Building survey highlights $21M in upgrades
PENN YAN--The Penn Yan school board heard the summary of a building survey Wednesday, March 2, that indicated more than $21 million in possible work. The presentation was given by Brian Cieslinski of SEI Design, who helped conduct the architectural and engineering review of each of the district's three buildings, along with reviewing historical documents and discussing issues with staff members. He highlighted possible work that the district could conduct in future capital projects across each building, which totaled a potential $21,112,800.
One of the top items included a possible replacement of the bus garage and maintenance building. He said the space is inadequate, the clearances are not safe, the lifts are aging, exhaust is not adequate and there is poor heating in the building. Cieslinski also pointed out the office access is not to code, the turning radius is tight and the fuel depot is aging. He said the potential costs there amount to $7,131,400, although some of these costs include the cost of a repair rather than a replacement, so some figures are repeated.
Cieslinski noted in the elementary building, there are $3,183,000 in possible improvements that can be done. He said this includes fixing issues like the foyer by the gym area floor cracking, accessibility items, rated doors, aging millwork, heating and venting issues, and sills that are breaking up. Cieslinski said the district's building is not in bad shape, but has certain areas that could use fixing or replacing.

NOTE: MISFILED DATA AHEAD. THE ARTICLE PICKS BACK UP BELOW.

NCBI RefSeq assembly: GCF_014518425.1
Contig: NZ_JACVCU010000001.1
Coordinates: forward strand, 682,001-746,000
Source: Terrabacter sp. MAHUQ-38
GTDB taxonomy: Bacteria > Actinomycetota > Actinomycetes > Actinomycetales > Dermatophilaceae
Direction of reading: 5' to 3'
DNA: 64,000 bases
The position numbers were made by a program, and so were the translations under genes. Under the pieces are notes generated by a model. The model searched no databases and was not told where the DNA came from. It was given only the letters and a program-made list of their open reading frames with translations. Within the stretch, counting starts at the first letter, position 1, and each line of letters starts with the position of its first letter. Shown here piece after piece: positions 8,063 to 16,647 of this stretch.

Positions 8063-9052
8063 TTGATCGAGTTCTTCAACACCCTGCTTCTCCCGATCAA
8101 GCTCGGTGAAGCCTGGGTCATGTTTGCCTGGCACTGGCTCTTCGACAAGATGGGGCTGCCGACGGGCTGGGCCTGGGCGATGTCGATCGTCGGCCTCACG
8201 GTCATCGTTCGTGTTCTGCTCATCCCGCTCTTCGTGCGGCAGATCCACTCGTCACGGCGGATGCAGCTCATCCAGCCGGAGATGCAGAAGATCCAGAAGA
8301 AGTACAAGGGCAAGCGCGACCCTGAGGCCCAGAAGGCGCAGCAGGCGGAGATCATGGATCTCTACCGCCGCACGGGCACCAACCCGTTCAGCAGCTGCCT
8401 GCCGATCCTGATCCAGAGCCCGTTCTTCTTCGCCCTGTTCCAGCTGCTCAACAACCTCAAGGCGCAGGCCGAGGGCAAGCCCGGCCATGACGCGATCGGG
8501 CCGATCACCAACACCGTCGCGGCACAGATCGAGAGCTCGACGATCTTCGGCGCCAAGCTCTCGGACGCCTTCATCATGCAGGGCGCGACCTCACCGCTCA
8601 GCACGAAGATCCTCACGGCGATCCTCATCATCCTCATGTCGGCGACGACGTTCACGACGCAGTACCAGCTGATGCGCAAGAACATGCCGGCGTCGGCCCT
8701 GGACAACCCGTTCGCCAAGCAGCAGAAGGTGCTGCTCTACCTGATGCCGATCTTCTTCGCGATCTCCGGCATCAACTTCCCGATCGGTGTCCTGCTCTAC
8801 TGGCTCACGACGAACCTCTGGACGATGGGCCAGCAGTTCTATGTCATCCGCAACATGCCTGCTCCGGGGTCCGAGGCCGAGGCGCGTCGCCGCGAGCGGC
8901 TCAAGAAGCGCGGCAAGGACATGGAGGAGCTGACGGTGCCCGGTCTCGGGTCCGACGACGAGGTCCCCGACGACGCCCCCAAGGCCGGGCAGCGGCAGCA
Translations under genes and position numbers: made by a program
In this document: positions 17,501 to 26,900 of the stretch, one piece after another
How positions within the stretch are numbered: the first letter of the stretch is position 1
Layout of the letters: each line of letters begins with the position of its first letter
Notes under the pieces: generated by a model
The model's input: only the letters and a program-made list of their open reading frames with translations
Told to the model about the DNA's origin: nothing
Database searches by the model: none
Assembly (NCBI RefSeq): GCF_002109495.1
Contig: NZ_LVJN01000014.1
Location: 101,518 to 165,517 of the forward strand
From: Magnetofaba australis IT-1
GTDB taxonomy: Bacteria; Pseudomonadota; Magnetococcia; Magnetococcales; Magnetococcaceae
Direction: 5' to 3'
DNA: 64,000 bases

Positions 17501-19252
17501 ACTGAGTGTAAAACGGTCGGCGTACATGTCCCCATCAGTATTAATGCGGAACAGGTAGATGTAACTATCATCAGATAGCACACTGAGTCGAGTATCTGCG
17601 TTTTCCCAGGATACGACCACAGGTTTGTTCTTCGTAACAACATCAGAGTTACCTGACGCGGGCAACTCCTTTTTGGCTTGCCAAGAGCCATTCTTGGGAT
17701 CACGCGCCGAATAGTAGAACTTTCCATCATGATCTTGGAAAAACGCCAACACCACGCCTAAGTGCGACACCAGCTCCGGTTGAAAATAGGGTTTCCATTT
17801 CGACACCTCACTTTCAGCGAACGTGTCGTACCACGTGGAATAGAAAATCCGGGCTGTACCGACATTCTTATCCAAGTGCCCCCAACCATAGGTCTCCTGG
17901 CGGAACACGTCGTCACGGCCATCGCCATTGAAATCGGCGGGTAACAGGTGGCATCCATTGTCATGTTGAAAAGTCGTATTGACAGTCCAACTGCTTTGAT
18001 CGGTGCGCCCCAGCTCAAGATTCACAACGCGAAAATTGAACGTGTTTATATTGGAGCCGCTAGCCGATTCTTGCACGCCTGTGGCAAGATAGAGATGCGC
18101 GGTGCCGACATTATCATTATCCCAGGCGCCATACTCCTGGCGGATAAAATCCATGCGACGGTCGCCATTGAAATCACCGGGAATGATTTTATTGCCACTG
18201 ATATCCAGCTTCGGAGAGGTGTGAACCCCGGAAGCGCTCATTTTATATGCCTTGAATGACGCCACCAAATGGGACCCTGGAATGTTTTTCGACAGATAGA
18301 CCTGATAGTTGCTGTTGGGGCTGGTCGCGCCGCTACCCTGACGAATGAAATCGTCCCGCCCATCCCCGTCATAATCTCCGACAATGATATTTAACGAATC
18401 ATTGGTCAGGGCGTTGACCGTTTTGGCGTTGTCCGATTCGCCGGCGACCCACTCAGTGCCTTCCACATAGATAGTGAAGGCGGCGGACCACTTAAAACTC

Cieslinski noted the middle school is the building in most need of repair, totaling $8,569,900 in possible work. He said this could include science renovations, accessibility items, fire panel upgrades and strobes, a PA system update, a lighting update and pneumatic control replacement.
Cieslinski said the Penn Yan Academy building is in the best shape of the three, highlighting $2,198,600 in work. He noted this includes bringing some current deteriorating railings to code, fixing the exhaust in the drying room, conducting a PA system head end replacement, including data closet cooling, fixing minor cracking on the concrete outside the library and fixing the rated door issues.
Superintendent Howard Dennis said these are not costs the district has to take on all at once, adding they will need to work on a way to address these issues in a way that is fair to the taxpayer when it comes time for a new capital project. Cieslinski said the next steps include prioritizing the work to be done, review the feasibility of each project and develop fiscally responsible solutions, as well as a long-term plan for capital work.